High concept movies like Looper usually squander their enormous potential once they’ve wowed us with the basic idea. They set things up brilliantly, then hit auto-pilot and settle in to the predictable routine of car chases and shoot-em-ups. Looper defiantly refuses to fall into that trap. Every time we think we know where it’s going – every time the door opens into another generic actioner with a kinda-neat idea propping it up – it pivots 180 degrees and sprints in the opposite direction. Director Rian Johnson throws a lot at the screen and it gets a little messy around the edges sometimes. But it all fits together in the most surprising ways, and the smart idea at the center blossoms into an equally smart movie.
It starts with the protagonist, who we want to like and who in a more conventional film we would. He lives in the year 2044, where he works as a “looper” for the Kansas City mob. In another thirty years, someone’s going to invent time travel, but only the Mafia will have access to it. (This requires a leap of faith, and if you can’t accept that, you needn’t bother purchasing a ticket.) They use it to make bodies disappear by sending living victims back in time. The loopers kill them and dispose of the corpses, so there’s no evidence in the future to implicate anyone. (It’s a fairly limited use of an awesome technology, but one assumes the mobsters also lay the occasional bet, Biff Tannen style.)
Our resident looper Joe (Joseph Gordon-Levitt) has no problems buying in to that pattern. He even accepts the loopers’ “retirement plan,” where they send your older self back in time strapped to a big pile of gold. You shoot him and have thirty years to spend it all before they come calling to complete the circuit. Seems like a square deal to him… only his older self(Bruce Willis) doesn’t agree. So when he finally gets sent back, he’s ready: he beats young Joe up and takes his car, heading off into the Kansas prairie for God knows what purpose.
It’s bad news when a looper runs like that, as the film displays in thoroughly grotesque terms. But Johnson has also worked out why exactly old Joe has developed second thoughts, as well as larger events in the future that could offer him a way out. Looper frames the time travel conceit in new and fascinating terms, while expanding on the clever idea of seeing how career criminals make use of such technology. It’s amusing watching low-rent button men try to parse their way through cause-effect paradoxes (to paraphrase Willis, “we’ll be sitting her for hours drawing diagrams with straws”), while the capo di capo (Jeff Daniels in a surprisingly convincing performance) tells them to shut up and do their jobs.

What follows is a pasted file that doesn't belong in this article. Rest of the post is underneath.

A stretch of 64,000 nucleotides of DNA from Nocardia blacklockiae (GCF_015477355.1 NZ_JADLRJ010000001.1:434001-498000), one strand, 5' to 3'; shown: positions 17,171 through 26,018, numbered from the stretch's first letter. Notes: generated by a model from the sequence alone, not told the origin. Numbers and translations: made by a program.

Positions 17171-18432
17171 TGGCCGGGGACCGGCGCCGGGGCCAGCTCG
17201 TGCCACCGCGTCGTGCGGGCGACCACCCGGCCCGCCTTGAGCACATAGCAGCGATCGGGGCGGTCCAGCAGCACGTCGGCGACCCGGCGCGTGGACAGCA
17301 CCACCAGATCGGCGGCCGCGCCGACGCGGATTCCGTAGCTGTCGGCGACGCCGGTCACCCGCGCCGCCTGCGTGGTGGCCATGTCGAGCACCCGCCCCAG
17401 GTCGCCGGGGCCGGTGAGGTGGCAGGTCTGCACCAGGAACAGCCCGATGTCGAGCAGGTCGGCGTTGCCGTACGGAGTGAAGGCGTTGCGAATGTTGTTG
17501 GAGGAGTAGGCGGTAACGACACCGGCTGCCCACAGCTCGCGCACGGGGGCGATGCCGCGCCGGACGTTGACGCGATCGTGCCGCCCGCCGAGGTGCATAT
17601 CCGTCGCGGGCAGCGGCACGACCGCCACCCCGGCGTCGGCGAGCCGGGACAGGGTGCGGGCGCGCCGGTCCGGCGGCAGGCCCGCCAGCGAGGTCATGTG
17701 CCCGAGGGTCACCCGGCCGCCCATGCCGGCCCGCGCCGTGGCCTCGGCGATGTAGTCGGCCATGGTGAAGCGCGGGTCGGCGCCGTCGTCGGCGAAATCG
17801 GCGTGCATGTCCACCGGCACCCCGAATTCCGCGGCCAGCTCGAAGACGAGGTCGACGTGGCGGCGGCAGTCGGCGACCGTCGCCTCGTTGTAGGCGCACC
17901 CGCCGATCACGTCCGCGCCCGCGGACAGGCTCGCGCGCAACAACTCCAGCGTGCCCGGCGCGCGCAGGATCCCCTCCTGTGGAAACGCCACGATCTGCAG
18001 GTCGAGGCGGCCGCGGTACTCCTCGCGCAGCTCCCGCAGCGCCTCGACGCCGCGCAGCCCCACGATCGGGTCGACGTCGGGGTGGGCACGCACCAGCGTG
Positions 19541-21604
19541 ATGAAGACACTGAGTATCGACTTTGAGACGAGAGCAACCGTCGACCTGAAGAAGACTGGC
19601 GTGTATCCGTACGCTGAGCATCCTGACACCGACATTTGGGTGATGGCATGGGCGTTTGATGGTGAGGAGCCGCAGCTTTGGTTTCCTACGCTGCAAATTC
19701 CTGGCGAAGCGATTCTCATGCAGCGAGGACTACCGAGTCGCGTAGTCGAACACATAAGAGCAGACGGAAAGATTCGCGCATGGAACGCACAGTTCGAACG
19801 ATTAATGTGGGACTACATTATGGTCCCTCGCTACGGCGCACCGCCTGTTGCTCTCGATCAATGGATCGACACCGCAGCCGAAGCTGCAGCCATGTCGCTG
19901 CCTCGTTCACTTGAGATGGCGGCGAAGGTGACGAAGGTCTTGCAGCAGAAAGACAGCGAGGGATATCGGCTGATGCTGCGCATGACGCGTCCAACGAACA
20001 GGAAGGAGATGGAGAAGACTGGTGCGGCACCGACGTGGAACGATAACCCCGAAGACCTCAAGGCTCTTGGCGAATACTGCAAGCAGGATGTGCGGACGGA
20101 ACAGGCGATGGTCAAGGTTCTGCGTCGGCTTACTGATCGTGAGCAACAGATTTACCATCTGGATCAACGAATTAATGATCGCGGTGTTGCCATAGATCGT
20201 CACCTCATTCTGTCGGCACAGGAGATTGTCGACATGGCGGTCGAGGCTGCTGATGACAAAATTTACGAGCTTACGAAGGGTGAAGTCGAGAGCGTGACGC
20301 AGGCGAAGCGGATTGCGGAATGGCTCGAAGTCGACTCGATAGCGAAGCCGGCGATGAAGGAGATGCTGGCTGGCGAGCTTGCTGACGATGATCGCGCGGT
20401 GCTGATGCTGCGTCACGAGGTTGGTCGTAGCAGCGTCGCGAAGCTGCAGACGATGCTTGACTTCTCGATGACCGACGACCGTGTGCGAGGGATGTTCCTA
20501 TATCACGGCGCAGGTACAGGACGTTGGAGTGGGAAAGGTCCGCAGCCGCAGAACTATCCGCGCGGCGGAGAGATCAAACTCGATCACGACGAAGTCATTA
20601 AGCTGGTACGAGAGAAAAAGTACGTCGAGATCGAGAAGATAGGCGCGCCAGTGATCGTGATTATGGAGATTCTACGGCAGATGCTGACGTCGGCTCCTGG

Beyond that, however, Looper devotes considerable logic to seeing how far it can go with its concepts. No detail remains too trivial, as seeming trifles in this future world actually carry significant importance, and everything we think we know turns out to be dead wrong. Not only does it move the script in truly unexpected directions, but it gives us new and fascinating ideas to chew on in every scene. In the end, all our questions are answered and all the conflicts resolved, but the path to get there holds enough fodder for weeks’ worth of thoughtful conversation.
And Looper doesn’t limit its creativity to high-minded sci-fi . Our sympathies constantly shift back and forth as we look for a hero that simply doesn’t exist in this world. It’s hard-edged and nasty, with men divided into predators and prey with no real room for morality. Young Joe lives only for the moment, while old Joe quickly slips into monstrous behavior he claims he’s outgrown. Both have the seeds of goodness in them, yet both chose to ignore them in pointedly different ways. The see-saw between them maintains the suspense just as readily as the plot machinations… especially when a seemingly innocent soul ends up in the middle of their conflict.
That conflict remains firmly in place throughout the film, yet another place where Looper defies our expectations. We keep waiting for that moment when the two Joes will team up and fight the “real” bad guys. It never comes and the film is all the better for it. It doesn’t limit that trick to the two main actors, but spreads it out across its entire universe: as rich and fascinating a playground as we’ve seen in the movies this year. Films this sharp always seems to come out of left field – cloaked in a modest budget and slipping into theaters more or less under the radar. But when it’s done right, it turns our every expectation on its ear, and reminds us that science fiction can still be about ideas rather than spaceships and laser blasts. Looper proudly demonstrates how far a little intelligence can go, and never looks for shortcuts along the way. The only thing we can complain about is why we don’t see its like more often.